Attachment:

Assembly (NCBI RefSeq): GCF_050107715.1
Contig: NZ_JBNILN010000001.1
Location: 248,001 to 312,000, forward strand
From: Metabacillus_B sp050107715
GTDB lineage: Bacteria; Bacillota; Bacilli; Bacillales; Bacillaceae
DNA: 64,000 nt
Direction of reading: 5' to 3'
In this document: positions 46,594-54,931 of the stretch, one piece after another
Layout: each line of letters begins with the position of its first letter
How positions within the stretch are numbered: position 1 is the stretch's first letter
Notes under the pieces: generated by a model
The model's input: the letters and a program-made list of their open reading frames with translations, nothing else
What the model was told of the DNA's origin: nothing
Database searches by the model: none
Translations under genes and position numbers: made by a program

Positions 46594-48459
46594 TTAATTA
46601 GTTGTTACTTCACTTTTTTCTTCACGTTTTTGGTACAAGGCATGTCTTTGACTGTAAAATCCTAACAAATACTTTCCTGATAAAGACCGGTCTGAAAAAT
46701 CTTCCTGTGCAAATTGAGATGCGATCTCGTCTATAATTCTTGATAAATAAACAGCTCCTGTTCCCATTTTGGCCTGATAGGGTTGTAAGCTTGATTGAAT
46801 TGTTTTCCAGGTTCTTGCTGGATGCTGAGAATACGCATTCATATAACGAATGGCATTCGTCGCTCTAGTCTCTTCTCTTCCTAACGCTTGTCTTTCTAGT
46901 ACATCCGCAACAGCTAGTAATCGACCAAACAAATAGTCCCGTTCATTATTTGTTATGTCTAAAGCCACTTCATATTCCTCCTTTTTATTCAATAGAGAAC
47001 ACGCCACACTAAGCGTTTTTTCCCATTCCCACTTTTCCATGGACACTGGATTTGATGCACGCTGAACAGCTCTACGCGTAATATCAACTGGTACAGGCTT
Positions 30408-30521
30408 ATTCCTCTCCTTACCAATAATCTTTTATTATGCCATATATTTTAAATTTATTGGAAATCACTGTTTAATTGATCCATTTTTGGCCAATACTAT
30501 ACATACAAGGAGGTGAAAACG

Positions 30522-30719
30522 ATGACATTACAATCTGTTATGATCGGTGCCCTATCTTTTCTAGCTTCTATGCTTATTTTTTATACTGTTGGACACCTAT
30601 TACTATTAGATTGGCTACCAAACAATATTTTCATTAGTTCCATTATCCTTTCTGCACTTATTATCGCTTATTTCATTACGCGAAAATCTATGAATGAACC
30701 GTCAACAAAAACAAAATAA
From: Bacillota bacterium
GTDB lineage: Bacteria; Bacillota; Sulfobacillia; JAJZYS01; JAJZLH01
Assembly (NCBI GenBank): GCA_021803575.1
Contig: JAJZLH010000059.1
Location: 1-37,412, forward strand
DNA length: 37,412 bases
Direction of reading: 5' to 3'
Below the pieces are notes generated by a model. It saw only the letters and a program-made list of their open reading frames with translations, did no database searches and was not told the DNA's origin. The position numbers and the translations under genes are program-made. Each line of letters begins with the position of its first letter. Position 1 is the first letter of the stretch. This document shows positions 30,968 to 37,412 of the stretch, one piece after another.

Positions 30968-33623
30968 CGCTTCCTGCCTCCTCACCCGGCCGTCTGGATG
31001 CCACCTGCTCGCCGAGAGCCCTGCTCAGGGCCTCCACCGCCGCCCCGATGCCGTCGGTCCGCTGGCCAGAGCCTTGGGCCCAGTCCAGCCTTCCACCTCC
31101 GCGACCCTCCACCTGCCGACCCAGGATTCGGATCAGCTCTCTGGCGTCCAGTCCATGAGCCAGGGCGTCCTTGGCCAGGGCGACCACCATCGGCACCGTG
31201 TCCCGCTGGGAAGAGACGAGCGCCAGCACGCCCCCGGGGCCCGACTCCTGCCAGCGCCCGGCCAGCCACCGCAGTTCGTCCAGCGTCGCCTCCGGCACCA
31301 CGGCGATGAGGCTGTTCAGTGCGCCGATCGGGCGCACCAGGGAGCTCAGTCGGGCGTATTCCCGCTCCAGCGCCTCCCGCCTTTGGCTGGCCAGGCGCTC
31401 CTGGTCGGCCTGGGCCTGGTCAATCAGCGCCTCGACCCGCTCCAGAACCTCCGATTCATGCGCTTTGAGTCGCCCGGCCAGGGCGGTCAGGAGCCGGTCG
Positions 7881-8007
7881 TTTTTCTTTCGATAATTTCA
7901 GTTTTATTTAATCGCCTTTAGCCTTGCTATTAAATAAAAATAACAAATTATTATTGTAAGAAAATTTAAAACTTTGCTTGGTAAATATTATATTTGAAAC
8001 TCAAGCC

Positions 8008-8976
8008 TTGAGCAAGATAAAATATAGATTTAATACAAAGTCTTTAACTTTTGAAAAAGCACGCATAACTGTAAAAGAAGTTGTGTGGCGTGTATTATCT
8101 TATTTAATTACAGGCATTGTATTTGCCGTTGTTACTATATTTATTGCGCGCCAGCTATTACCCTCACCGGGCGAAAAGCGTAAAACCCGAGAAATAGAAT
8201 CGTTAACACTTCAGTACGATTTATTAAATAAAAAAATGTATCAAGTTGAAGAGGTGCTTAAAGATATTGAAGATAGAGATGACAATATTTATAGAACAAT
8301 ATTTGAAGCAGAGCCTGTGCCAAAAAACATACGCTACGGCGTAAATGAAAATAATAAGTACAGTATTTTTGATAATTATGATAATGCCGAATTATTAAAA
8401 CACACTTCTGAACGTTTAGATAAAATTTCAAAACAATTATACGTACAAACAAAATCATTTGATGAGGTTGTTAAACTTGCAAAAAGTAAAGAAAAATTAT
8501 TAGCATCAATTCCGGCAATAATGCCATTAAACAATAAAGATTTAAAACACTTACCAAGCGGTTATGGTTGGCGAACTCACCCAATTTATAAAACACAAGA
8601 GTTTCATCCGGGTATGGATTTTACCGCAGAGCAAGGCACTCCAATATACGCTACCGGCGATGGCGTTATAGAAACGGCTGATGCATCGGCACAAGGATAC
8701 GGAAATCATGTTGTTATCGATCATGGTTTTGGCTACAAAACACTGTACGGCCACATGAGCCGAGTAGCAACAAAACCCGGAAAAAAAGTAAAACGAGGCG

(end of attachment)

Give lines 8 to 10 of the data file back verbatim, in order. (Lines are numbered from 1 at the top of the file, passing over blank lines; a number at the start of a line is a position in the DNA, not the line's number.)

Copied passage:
In this document: positions 46,594-54,931 of the stretch, one piece after another
Layout: each line of letters begins with the position of its first letter
How positions within the stretch are numbered: position 1 is the stretch's first letter